Car pooling: We will be driving short distances to field sites, and this will require some car pooling. The longest distance will be slightly over 50 miles.

Terrain: The sierra buttes area is steep with uneven terrain, please plan for altitude adjustment if coming from lower elevations.

Supplies List

Clothing: Bring good walking shoes. Most days will be gentle with regard to walking, but on Thursday we may hike to the top of the Sierra Buttes. Plan for all kinds of weather. Days should be warm, but evenings can be cool. Bring short pants for warm hikes, and/or long pants for mosquito protection. It frequently rains in the Sierra in late June. Most of all, bring a hat and sunscreen for protection. Old sneakers, rubber boots, or hip-waders may come in handy for marsh prowling.

Hand lens: Everyone must have their own hand lens. There is no place where you can buy a lens near the field station. Amazon sells them, so do many University bookstores. They vary in cost from a few dollars to around $40. They're like wine — the more you pay, in general the better the quality. You'll want at least a 10X and no higher than a 14X. As soon as you buy one, tie a lanyard around it so you won't lose it.

TextJepson Manual of California Plants, 2nd edition

Misc: field notebook, 10 cm ruler, tweezers (optional)

Lodging and Camping Supplies

Camping gear if you are staying on campus:

  • tent and sleeping pad (unless you are staying in our tent with a cot provided)
  • warm sleeping bag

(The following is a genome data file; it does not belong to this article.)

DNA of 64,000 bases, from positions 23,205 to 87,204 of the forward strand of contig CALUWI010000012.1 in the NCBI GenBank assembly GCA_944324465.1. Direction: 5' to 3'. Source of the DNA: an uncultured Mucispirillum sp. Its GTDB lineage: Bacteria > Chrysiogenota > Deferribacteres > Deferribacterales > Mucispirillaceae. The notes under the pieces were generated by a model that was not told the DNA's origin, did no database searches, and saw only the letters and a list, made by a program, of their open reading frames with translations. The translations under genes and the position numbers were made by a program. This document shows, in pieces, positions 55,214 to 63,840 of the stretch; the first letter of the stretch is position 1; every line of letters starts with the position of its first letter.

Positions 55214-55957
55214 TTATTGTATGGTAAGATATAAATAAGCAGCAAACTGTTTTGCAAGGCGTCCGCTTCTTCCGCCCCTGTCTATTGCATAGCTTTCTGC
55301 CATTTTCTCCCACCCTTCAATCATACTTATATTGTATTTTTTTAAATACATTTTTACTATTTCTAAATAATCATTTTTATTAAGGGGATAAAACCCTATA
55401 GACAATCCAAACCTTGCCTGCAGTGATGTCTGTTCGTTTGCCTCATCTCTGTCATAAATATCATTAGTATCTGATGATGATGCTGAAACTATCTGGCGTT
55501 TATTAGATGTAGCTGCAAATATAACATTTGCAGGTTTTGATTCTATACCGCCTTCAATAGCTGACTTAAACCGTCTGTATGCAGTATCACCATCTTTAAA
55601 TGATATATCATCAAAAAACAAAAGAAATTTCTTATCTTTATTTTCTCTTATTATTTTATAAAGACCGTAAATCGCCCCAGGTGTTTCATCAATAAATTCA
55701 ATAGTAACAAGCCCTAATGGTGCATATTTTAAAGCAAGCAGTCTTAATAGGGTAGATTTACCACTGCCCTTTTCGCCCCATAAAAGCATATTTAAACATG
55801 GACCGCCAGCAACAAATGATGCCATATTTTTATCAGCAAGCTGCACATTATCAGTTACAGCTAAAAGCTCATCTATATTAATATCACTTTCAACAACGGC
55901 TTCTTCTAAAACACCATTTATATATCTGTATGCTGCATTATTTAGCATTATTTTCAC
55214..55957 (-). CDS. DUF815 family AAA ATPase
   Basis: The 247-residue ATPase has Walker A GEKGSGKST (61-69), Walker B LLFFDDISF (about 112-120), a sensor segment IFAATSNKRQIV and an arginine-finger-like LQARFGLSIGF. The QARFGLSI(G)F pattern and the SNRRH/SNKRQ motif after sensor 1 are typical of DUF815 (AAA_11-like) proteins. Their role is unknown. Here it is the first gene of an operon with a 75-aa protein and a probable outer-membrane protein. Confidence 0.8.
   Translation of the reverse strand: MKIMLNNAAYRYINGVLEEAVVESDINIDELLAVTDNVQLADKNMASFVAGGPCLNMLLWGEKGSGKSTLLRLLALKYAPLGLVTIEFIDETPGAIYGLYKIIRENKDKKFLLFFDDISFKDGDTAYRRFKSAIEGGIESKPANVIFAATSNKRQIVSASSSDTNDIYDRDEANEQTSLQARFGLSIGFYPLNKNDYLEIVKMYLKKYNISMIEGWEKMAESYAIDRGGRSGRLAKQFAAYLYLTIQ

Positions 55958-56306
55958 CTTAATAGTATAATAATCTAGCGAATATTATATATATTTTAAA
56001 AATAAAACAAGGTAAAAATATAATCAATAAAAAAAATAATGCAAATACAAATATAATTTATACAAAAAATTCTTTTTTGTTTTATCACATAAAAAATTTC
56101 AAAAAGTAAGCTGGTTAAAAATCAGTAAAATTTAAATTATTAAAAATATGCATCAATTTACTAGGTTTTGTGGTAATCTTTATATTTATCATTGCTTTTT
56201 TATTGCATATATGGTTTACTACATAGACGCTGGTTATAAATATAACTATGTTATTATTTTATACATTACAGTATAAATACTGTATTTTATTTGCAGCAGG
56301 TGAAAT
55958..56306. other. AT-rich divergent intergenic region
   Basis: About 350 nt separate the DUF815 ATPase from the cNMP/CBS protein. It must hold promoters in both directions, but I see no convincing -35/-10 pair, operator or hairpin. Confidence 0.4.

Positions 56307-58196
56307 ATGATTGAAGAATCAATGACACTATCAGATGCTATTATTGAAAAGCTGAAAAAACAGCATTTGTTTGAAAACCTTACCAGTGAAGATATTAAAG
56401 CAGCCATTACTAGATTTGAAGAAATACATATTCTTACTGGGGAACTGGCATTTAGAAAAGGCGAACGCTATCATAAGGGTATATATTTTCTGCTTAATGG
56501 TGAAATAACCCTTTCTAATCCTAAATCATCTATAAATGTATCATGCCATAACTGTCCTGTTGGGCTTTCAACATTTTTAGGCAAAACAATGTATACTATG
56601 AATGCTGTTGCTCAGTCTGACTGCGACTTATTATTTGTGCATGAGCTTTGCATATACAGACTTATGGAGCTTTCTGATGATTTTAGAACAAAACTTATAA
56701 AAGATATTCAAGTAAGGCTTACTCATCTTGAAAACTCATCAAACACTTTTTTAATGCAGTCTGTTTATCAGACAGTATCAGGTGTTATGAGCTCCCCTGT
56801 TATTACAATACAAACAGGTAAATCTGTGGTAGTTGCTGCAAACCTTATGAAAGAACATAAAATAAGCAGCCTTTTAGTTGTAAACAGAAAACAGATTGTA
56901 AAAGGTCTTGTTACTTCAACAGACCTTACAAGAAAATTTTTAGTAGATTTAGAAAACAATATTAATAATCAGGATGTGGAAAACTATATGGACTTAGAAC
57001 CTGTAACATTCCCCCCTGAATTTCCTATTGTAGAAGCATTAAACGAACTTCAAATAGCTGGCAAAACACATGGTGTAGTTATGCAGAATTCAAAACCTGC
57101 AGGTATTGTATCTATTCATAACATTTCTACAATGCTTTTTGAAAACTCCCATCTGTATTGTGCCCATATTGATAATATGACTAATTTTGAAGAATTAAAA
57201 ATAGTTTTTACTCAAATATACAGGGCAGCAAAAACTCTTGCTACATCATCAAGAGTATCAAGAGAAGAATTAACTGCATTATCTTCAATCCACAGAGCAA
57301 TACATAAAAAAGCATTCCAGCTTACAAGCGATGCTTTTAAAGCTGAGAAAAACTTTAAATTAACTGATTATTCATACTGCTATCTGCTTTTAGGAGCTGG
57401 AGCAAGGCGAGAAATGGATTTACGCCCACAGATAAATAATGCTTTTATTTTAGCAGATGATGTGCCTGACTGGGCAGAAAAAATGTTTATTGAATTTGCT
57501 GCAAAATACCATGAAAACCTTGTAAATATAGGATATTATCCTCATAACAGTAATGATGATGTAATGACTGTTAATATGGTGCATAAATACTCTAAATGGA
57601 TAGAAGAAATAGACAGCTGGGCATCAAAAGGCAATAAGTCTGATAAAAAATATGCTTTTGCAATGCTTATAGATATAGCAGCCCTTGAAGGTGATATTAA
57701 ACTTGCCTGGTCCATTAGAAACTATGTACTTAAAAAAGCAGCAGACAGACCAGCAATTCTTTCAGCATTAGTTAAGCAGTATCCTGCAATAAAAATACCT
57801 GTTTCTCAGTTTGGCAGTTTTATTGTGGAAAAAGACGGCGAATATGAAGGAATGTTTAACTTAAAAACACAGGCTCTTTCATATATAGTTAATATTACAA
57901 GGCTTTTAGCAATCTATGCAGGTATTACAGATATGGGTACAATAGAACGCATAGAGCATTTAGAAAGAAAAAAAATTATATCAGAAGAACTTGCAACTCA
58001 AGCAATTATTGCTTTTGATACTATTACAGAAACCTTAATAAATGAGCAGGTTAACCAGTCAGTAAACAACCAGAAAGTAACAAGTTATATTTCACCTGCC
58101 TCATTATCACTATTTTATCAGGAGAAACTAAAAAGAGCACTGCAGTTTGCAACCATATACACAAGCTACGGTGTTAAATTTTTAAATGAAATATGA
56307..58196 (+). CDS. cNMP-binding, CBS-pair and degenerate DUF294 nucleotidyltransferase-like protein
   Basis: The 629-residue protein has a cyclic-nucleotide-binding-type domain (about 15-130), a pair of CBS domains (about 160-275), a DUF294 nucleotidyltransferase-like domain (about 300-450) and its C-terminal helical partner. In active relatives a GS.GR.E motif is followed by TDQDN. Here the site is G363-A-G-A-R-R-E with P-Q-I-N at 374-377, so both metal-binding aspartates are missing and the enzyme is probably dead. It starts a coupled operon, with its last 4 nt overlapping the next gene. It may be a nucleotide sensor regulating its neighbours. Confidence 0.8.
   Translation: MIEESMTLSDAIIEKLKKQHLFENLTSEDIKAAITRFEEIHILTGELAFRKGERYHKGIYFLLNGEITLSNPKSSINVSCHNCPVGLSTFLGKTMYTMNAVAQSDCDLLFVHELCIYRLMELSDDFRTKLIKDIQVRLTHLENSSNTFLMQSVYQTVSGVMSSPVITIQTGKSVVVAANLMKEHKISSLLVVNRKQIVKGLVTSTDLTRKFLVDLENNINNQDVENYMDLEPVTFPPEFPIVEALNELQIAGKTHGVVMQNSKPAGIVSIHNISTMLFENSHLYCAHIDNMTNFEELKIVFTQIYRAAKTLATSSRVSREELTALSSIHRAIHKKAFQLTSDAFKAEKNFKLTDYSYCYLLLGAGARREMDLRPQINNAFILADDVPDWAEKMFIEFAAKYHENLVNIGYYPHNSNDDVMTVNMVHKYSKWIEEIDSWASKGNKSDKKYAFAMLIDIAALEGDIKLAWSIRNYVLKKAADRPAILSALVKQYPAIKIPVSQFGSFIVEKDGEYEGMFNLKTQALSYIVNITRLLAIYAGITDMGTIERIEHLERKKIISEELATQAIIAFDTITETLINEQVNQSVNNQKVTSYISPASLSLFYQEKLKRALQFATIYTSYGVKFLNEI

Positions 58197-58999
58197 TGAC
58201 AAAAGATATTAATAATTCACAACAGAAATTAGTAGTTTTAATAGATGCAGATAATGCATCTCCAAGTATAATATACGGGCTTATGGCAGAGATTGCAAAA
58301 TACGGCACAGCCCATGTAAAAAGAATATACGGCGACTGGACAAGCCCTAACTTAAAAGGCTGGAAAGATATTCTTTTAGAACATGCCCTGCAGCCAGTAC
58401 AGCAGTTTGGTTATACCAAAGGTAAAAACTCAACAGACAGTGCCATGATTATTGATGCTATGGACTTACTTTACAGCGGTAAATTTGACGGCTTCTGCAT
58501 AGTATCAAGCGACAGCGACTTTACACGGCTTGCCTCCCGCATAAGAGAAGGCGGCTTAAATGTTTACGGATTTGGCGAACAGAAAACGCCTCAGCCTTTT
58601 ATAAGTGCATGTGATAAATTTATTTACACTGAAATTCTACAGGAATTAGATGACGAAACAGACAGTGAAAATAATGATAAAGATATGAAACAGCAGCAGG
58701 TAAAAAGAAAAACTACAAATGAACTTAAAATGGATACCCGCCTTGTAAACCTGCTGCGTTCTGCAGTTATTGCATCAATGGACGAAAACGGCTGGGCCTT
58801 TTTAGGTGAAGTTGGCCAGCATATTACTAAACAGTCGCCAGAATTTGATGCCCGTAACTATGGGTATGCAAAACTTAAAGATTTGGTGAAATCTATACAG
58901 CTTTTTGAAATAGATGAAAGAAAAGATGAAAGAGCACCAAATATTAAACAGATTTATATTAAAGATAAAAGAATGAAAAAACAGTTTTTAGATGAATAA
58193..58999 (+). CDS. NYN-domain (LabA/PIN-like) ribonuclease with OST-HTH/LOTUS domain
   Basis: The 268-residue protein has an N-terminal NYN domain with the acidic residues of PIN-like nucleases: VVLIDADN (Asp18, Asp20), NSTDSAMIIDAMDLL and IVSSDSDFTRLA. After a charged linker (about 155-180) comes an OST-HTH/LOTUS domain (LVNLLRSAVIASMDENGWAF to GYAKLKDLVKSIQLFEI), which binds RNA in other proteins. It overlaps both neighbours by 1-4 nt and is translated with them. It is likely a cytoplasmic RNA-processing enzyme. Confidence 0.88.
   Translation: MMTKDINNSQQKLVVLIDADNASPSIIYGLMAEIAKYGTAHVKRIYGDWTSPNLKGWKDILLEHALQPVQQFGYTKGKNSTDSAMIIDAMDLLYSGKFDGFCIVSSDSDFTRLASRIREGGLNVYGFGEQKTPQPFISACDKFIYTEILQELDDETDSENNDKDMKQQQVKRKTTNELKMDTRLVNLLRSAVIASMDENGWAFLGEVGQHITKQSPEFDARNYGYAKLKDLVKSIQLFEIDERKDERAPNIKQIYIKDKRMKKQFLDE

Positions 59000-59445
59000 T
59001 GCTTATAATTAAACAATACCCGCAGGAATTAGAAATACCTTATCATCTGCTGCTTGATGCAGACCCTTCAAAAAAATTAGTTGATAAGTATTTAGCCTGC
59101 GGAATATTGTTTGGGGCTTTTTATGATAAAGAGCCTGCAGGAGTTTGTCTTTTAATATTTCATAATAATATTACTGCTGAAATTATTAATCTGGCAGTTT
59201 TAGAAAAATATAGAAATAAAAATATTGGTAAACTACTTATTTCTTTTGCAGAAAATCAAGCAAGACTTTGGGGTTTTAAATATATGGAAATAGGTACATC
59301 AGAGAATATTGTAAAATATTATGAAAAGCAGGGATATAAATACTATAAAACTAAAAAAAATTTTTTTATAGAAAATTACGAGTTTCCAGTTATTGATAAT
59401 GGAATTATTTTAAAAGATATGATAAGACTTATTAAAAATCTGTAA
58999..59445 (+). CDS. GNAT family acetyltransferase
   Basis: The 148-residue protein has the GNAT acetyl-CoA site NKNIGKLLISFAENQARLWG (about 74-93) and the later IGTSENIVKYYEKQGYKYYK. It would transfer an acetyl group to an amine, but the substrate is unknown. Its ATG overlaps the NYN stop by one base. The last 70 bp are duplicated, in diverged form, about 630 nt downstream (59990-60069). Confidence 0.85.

• pillow, toiletries, and towel
  • flashlight and lantern
  • alarm clock

Field gear for everyone:

  • day pack
  • sunscreen
  • insect repellant
  • water bottles
  • plastic containers for packed lunches
  • sense of humor

You might also want to bring:

  • camera
  • binoculars
  • hand lens
  • camp chair


The weather in the Sierra Nevada can vary greatly, even in a single day. Be prepared for chilly temperatures at night, even below freezing early in the summer. Rain is a possibility any time, whether forecast or not. Variable weather clothing that can be layered is best: long pants and a long-sleeved shirt, warm sweater and jacket, t-shirt and shorts or skirt, sturdy shoes or hiking boots, sun hat, rain gear, and a warm hat or gloves for cold weather and/or night activities. And, if you come later in the season, bring your swimsuit for afternoon dips in the lakes!

Adobe Acrobat Reader is required to view PDF files. This is a free program available from the Adobe web
. Follow the download directions on the Adobe web site to get your copy of Adobe Acrobat Reader.

The documents on this website/webpage might not be fully accessible to persons with disabilities. We are working to
fix these accessibility barriers by the end of the year. If you have trouble in accessing this content, please contact (415) 338-1111 and we will provide you with accessible alternatives.